If you have a drawer or box in your home that’s brimming with cables for gadgets you no longer use, you’re certainly not the only one. Just under a third of Brits admit to having a stash of no-longer-needed flexes and connectors that they don’t know what to do with. And as technology advances and gadgets get replaced, once-common ports and plugs fall out of use so this is a problem that’s not likely to go away any time soon.
But streamlining your cable collection isn’t always straightforward. What if you accidentally throw something out only to discover that you need it a few weeks or months down the line? If this strikes a chord, it’s time to take stock. Use our guide to work out which cables to keep and which you can probably safely get rid of.
Don’t forget that anything with a plug can be recycled. Some councils accept adaptors and cables in kerbside recycling and even if yours doesn’t, local recycling centres will often take them alongside small devices. Recycle Your Electricals can help you find a local recycling point for cables and leads.Related Story7 ways to improve Netflix
Old mobile chargers routinely outlive the phones they arrive with, and can’t always be used when you upgrade to a new handset. Even if the connector of an old cable does fit your new phone, you should avoid mixing and matching as the cable may supply the wrong voltage. When a gadget reaches the end of its useful life, you’re much better off disposing of both it and its charger through an electrical recycling scheme.
There are exceptions. If you have several iPhones or iPads released since 2012, hang on to your Lightning cables. Before 2012, iPods and early iPhones used cables with a wider connector (called a 30-pin dock connector), for which no new products are being made. So unless you’re still using them, these can be recycled.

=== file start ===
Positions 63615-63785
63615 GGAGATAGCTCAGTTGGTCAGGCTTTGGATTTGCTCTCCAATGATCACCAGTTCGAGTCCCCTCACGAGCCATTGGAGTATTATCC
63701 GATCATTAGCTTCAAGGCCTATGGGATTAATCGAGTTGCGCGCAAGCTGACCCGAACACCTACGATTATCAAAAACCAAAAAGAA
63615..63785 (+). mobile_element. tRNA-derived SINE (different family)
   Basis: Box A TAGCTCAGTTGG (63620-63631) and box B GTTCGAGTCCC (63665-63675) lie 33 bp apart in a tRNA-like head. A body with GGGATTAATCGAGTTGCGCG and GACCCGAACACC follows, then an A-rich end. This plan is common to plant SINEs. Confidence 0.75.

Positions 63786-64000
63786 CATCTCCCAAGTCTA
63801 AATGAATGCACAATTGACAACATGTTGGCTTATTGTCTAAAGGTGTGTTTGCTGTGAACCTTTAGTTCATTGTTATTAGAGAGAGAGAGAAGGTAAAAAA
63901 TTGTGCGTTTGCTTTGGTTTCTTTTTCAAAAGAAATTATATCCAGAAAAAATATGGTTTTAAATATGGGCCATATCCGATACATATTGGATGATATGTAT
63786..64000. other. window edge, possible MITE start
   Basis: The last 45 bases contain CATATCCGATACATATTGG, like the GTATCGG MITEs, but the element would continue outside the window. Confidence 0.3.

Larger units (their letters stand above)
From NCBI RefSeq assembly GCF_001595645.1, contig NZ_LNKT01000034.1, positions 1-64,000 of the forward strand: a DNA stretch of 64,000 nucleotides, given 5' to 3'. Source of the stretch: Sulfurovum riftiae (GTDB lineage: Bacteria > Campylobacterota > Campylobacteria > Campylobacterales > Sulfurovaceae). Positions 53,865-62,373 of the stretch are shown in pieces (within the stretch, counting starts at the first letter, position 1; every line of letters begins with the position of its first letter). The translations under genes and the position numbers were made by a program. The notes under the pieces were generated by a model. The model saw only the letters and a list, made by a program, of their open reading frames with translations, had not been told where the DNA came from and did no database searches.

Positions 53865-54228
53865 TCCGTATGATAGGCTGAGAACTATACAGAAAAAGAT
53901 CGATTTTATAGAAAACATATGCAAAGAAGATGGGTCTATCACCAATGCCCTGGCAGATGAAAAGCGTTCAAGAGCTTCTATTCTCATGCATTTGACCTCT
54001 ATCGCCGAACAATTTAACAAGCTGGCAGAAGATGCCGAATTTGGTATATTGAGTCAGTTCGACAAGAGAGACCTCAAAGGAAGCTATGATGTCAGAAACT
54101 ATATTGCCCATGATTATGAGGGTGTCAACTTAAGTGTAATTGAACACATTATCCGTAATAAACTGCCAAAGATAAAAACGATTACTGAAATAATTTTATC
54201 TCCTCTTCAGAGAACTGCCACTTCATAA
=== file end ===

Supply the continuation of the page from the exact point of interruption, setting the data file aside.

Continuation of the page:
These days, non-Apple smartphones and tablets often come with a USB-C cable, which has a connector shaped like a 8.5 x 2.5mm grain of rice, or one of these connectors at each end. Keep these, as they’re becoming common on laptops, too, both for charging and connecting devices like keyboards and mice. There is a move across Europe (backed by European Commission legislation) to establish USB-C as the default charging cable for smartphones, tablets, cameras, headphones, portable speakers and handheld games consoles, and this is likely to affect devices on sale in the UK, too.Getty Images
Lightning cables (left) and USB-C (right) are both still used by leading smartphone manufacturers. USB-C could soon be the common charging solution for Europe.Related StoryShare photos and files wirelessly
Many gadgets such as printers, e-readers and hard drives connect to a computer using a version of USB, so it’s worth hanging on to a handful of USB cables that redate USB-C.
To avoid amassing more cables when it’s time to upgrade your keyboard, mouse or speakers, consider cable-free Bluetooth devices. When buying a printer, look for one that connects to your wireless network to further reduce cable clutter. Don’t get rid of all of your Ethernet network cables, though: if you have a problem with your Wi-Fi.Getty Images
Older USB-B cables (left) can still be handy when connecting to printers, and Ethernet cables (right) are useful for accessing and fixing wireless routers.
Televisions, DVD players, set top boxes, streaming sticks and new computers have will all have standard HDMI sockets – usually full-size Standard HDMI, with the same plug at either end, so you can easily mix and match between devices. Hang on to as many as you can – and in particular any marked High Speed, as these can be used with higher definition ‘4K’ (or better) TVs.
A raft of older cables, including VGA, Scart, S-Video and Composite video, can all be recycled unless they’re still plugged in and in use, as they’re less common on newer products.
Old-school 3.5mm audio leads are useful for connecting to some older car radios, but with most new phones lacking headphone sockets, they’re not worth hanging onto ‘just in case’. Neither are knotted-up plug-in headphones stuffed in the back of a drawer as future phones are almost certain to feature Bluetooth or other wireless technologies.Getty Images
Keep hold of high speed HDMI cables (left) so you can add various streaming options to multi-input TVs, but you’re probably safe recycling any VGA cables (right) that you’re not actively using.